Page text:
Americans have been eating genetically engineered food for 18 years, and as supporters of the technology are quick to point out, we don’t seem to be dropping like flies. But they miss the point. The fight over labeling G.M. food is not foremost about food safety or environmental harm, legitimate though these questions are. The fight is about the power of Big Food. Monsanto has become the symbol of everything people dislike about industrial agriculture: corporate control of the regulatory process; lack of transparency (for consumers) and lack of choice (for farmers); an intensifying rain of pesticides on ever-expanding monocultures; and the monopolization of seeds, which is to say, of the genetic resources on which all of humanity depends.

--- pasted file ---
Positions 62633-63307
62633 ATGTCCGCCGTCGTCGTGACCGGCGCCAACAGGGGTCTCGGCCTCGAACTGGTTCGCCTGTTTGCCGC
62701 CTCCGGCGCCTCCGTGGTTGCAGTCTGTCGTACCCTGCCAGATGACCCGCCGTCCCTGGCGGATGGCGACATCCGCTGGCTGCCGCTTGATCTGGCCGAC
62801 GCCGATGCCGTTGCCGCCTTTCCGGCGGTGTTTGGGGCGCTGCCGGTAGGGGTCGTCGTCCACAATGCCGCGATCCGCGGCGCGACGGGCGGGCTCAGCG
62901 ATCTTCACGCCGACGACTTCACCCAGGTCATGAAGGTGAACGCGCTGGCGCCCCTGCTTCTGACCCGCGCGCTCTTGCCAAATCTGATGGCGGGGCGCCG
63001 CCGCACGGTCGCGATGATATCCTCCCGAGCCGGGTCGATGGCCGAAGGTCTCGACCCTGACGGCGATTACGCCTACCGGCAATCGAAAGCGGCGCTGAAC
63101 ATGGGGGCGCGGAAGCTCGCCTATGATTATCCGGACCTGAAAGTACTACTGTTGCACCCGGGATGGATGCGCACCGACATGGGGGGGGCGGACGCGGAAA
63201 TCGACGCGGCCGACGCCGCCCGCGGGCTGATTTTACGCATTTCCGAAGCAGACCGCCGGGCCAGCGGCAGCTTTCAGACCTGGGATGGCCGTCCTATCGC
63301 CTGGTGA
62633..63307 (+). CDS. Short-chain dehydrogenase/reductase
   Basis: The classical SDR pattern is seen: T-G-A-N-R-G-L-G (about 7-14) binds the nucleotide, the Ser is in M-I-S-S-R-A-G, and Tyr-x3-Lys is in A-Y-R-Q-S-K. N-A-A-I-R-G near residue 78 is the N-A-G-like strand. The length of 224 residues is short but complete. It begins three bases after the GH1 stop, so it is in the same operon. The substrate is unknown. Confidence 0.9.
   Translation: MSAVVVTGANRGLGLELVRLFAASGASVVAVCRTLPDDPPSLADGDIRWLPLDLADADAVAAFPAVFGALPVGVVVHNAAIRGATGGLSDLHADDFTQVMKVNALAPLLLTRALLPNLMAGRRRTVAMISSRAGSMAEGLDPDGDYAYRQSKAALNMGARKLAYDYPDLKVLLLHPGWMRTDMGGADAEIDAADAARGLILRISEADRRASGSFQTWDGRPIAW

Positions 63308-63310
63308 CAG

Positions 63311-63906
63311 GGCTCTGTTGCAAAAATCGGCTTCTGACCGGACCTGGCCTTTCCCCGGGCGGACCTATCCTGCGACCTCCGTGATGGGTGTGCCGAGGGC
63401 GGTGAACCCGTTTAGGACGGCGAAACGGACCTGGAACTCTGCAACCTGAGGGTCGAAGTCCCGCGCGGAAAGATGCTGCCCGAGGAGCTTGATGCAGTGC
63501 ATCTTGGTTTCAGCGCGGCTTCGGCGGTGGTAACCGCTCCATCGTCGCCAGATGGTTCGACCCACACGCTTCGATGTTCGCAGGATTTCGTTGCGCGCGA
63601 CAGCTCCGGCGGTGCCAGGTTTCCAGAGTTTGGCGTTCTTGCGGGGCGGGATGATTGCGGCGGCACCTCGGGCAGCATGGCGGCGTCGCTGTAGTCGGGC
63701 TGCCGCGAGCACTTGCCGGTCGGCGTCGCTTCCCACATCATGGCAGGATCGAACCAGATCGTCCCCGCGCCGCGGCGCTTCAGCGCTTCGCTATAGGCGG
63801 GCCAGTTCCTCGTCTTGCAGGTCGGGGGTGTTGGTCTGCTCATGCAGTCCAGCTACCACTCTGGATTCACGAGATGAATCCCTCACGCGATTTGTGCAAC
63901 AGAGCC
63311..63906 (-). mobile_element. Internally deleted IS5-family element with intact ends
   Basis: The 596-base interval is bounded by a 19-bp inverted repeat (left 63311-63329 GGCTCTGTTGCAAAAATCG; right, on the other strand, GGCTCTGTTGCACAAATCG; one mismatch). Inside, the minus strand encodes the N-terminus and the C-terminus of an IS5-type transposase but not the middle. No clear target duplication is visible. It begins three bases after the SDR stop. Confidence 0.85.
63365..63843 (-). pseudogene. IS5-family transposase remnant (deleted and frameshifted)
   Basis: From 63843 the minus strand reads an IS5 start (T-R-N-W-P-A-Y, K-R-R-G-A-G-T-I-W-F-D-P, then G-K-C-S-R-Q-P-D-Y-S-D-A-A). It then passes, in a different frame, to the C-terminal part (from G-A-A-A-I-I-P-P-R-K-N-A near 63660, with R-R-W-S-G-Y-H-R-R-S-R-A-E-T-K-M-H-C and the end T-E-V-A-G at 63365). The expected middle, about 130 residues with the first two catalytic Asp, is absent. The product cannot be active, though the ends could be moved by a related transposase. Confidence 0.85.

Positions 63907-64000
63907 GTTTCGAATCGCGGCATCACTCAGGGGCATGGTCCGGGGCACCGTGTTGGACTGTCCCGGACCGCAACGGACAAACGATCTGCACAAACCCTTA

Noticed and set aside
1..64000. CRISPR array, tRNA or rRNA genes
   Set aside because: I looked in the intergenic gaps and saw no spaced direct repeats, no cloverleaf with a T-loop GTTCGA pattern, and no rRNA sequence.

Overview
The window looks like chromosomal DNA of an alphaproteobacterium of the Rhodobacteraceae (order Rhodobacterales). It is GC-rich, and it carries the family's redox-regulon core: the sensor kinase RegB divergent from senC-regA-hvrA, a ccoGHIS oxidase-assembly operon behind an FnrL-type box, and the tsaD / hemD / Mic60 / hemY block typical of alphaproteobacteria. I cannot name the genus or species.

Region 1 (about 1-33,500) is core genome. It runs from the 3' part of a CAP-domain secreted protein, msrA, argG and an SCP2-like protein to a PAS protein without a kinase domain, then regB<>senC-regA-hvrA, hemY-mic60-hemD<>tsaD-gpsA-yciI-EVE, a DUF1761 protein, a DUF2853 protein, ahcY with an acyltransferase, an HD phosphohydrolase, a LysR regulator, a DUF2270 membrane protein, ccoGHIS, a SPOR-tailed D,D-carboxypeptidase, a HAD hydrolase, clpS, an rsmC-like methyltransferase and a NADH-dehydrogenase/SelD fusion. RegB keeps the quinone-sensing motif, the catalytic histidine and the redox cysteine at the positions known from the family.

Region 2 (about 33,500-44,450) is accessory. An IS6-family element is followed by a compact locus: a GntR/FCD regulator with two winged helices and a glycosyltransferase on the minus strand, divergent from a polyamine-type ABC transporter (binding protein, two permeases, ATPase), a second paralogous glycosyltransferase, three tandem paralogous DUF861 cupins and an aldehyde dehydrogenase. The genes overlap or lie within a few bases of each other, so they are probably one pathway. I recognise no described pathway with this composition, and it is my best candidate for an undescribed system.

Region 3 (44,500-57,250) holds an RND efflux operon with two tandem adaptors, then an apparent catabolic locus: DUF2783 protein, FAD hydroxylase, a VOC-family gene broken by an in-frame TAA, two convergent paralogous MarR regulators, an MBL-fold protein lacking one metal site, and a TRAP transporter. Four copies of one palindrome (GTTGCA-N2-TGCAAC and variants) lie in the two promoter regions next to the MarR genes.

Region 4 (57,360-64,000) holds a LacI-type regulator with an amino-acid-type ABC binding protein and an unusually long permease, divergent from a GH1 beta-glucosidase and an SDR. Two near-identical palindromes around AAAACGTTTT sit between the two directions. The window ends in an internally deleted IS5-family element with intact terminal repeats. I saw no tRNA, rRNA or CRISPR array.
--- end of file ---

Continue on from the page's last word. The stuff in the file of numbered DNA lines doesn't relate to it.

These are precisely the issues that have given rise to the so-called food movement. Yet that movement has so far had more success in building an alternative food chain than it has in winning substantive changes from Big Food or Washington. In the last couple of decades, a new economy of farmers’ markets, community-supported agriculture (also known as farm shares) and sustainable farming has changed the way millions of Americans eat and think about food. From this perspective, the food movement is an economic and a social movement, and as such has made important gains. People by the millions have begun, as the slogan goes, to vote with their forks in favor of more sustainably and humanely produced food, and against agribusiness. But does that kind of vote constitute a genuine politics? Yes and no.